As with anything involving chromosomes and genes, putting a discovery into practical use requires caution. Probably, the Mediterranean diet merely slows telomere shortening modestly, rather than adding length to telomeres. However, the connection between short telomeres and aging and disease underlies some drug development research aimed at increasing telomere length.

This may sound logical, because long telomeres are good for overall health, but last summer researchers at the University of California at San Francisco and the Mayo Clinic found that people with certain genes associated with long telomeres are at increased risk for gliomas–malignant brain tumors. Now, gliomas are very rare compared with heart disease, strokes, and diabetes, and of course aging, which affects everyone. However, the San Francisco/Mayo results suggest that we probably don’t want to go overboard in terms of preventive therapies to make telomeres very long.

“Though longer telomeres might be good for you as a whole person, reducing many health risks and slowing aging, they might also cause some cells to live longer than they’re supposed to,” says Kyle M. Walsh, a neurosurgeon and one of the researchers of the study.

In other words, short telomeres have their uses too, namely the help cancer cells and other cells that we want to eliminate meet their demise before they develop into disease. So let’s be careful as we consider going beyond dietary control to stronger therapies. We do need slack on our shoelaces, but not so much that we might trip over them.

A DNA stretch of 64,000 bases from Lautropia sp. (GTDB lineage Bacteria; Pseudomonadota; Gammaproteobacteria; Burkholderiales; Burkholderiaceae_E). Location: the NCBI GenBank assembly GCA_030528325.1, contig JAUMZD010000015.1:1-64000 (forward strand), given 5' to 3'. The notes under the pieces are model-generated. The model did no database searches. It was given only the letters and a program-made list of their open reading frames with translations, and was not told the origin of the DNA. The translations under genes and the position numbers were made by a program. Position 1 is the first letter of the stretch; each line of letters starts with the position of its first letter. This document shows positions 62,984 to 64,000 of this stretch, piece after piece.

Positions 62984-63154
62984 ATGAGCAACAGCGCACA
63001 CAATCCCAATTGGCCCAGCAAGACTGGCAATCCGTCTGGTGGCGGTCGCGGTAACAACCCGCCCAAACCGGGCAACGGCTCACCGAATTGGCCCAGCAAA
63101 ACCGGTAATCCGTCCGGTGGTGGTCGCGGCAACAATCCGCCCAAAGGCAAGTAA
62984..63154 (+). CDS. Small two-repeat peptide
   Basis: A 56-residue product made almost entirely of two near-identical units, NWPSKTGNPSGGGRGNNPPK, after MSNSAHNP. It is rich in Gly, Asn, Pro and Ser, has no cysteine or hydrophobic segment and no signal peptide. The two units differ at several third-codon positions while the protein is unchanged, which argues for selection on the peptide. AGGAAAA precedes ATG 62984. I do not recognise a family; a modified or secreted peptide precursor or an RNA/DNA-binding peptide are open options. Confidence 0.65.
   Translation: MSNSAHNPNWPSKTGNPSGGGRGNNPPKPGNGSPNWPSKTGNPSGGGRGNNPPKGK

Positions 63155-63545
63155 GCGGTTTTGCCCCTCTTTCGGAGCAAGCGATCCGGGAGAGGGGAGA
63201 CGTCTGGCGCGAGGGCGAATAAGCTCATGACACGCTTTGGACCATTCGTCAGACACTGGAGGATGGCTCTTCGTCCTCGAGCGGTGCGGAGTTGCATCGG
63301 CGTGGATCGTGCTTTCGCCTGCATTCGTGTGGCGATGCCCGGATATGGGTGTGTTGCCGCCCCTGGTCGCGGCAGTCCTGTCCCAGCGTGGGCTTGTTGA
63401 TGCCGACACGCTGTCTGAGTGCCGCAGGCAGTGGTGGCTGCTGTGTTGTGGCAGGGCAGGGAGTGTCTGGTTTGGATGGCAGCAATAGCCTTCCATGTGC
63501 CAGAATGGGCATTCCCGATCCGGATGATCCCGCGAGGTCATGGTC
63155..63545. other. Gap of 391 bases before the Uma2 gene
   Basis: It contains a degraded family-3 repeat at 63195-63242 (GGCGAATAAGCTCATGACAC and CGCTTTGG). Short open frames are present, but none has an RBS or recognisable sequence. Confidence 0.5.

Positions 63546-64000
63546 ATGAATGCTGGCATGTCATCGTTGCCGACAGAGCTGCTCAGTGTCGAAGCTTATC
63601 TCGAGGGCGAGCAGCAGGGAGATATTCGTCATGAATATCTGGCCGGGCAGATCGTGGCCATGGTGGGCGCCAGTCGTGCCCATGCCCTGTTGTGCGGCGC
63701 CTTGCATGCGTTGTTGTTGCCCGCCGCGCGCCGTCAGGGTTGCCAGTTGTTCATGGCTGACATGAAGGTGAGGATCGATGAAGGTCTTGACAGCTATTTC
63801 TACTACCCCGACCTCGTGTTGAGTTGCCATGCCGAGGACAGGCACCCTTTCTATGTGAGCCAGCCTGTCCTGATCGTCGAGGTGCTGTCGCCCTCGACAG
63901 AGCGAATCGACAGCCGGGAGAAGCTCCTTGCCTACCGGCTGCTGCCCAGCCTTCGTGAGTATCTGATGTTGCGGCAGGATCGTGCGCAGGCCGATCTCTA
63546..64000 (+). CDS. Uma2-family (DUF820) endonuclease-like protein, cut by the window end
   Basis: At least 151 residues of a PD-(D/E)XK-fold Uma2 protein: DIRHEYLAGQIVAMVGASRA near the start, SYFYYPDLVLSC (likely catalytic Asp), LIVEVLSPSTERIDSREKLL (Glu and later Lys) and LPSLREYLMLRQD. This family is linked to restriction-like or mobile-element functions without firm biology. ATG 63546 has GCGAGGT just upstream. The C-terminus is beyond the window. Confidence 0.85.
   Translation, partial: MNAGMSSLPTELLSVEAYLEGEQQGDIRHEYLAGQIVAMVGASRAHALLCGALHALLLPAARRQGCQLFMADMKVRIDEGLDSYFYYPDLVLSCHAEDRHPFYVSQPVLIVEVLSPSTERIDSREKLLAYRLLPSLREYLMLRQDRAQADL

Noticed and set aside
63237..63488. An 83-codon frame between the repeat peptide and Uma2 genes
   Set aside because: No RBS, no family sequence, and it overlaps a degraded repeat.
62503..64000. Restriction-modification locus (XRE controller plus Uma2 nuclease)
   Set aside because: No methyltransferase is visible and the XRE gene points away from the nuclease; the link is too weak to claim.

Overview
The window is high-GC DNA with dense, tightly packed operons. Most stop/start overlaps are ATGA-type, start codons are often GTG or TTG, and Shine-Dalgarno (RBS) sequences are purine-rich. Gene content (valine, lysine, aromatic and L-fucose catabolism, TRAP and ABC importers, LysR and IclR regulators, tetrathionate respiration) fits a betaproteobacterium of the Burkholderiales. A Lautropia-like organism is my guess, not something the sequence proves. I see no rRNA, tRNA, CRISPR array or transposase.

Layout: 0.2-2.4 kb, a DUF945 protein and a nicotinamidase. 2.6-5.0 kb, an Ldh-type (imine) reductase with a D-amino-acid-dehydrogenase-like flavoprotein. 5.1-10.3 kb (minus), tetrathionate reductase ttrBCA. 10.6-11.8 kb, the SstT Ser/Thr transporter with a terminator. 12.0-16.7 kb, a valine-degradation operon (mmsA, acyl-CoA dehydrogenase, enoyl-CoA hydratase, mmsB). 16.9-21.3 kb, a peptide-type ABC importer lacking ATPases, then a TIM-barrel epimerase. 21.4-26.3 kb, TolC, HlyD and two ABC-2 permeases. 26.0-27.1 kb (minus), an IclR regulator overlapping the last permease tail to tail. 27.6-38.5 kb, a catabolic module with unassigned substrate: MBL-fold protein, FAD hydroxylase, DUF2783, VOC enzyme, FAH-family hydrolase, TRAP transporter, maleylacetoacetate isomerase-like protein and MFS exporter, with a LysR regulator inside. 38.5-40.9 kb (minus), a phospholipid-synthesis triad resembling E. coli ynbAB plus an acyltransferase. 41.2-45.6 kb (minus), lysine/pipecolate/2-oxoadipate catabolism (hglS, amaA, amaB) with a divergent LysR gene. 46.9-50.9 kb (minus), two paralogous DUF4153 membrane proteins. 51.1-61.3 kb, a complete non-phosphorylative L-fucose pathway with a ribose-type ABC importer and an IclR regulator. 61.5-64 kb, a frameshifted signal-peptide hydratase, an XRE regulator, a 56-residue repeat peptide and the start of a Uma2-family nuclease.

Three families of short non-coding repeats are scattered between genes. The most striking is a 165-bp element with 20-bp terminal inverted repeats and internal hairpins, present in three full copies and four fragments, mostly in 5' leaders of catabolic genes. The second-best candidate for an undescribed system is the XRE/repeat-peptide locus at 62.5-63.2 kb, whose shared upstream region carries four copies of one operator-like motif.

David Warmflash is an astrobiologist, physician and science writer. Follow @CosmicEvolution to read what he is saying on Twitter.

The GLP featured this article to reflect the diversity of news, opinion and analysis. The viewpoint is the author’s own. The GLP’s goal is to stimulate constructive discourse on challenging science issues.

Outbreak Daily Digest

podcasts GLP Podcasts More...
Biotech Facts & Fallacies
Talking Biotech
Genetics Unzipped

video Videos More...
stat hospitalai ink st x mod x

Meet STACI: STAT’s fascinating interactive guide to AI in healthcare

The Covid-19 pandemic underscores the importance of the technology in medicine: In the last few months, hospitals have used AI ...